progressive condensation of fibres, and to that extent an increase in the difficulty of the work.
The equally-inclined sides of the wedge-form of edge hitherto alone described as belonging to axes, and the equal pressure this form necessarily exerts upon each side if a blow is given in the plane of the axe, suggest what will be the action of an axe if the angle of the wedge is not bisected by the middle line of the metal. Assume that one face only is inclined, and that the plane of the other is continuous to the edge, then let the blow be struck as before. It will be obvious that the plane in the line of the fibres cannot cause any separation of these fibres, but the slope entering the wood will separate the fibres on its own side. Suppose a hatchet sharpened as previously described, and one as now described, are to be applied to the same work—viz., the cutting from a solid block the outside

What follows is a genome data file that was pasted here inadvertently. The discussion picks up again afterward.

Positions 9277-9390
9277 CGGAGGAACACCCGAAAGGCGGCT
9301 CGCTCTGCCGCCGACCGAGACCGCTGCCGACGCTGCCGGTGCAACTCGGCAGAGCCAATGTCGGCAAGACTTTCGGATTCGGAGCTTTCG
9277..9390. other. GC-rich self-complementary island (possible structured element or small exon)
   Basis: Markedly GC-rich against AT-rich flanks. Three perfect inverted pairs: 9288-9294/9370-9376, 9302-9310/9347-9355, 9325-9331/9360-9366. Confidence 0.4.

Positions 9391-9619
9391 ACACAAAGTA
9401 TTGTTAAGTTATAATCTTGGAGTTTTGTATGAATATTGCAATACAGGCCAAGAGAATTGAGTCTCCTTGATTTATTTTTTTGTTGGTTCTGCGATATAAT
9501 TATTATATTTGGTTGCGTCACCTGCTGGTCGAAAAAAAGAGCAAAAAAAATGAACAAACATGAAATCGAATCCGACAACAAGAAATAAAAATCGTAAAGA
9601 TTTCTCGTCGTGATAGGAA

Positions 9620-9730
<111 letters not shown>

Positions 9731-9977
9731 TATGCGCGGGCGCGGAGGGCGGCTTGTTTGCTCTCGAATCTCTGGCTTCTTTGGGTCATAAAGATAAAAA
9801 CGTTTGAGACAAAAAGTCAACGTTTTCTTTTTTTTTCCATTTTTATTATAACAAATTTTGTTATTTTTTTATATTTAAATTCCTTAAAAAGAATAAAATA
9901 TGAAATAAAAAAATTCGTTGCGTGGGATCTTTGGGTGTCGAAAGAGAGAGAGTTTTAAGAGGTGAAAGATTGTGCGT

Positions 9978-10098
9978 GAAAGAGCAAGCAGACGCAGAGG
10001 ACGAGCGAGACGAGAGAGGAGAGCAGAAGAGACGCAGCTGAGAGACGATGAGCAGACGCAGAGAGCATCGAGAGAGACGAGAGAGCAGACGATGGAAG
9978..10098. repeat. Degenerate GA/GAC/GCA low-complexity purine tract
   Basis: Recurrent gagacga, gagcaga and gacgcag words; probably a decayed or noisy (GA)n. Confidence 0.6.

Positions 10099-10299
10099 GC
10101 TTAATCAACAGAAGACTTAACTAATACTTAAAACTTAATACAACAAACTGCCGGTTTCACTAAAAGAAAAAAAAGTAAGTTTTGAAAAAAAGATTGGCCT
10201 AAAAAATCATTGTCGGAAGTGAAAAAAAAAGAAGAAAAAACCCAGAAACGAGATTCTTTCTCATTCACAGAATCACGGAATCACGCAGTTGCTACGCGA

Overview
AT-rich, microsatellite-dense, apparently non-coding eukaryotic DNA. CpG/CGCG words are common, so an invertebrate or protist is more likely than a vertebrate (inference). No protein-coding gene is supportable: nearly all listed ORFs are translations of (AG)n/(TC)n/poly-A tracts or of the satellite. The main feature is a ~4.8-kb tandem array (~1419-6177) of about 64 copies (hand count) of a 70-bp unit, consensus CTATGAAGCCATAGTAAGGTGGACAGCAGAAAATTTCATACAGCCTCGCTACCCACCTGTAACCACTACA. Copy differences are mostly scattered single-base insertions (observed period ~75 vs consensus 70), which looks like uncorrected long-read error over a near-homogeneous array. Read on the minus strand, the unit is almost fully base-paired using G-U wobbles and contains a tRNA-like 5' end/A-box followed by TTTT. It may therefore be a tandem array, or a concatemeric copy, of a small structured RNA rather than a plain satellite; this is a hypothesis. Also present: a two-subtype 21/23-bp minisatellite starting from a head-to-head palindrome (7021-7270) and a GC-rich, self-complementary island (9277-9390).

irregularities—say to chop the projecting edges from a square log and to prepare it for the lathe. It may be briefly stated that the hatchet described in the second case would do the work with greater ease to the workman, and with a higher finish, than the ordinary equally-inclined sides of the edge of the common hatchet. Coach-makers have
much of this class of hatchet-paring work to do, and the tool they use is shaped as in Fig. 10. The edge is beveled on one side only, and, under where the handle enters the eye, may be noticed a piece rising toward the handle; on this the finger of the workman rests in order to steady the blade in its entrance into the timber in the plane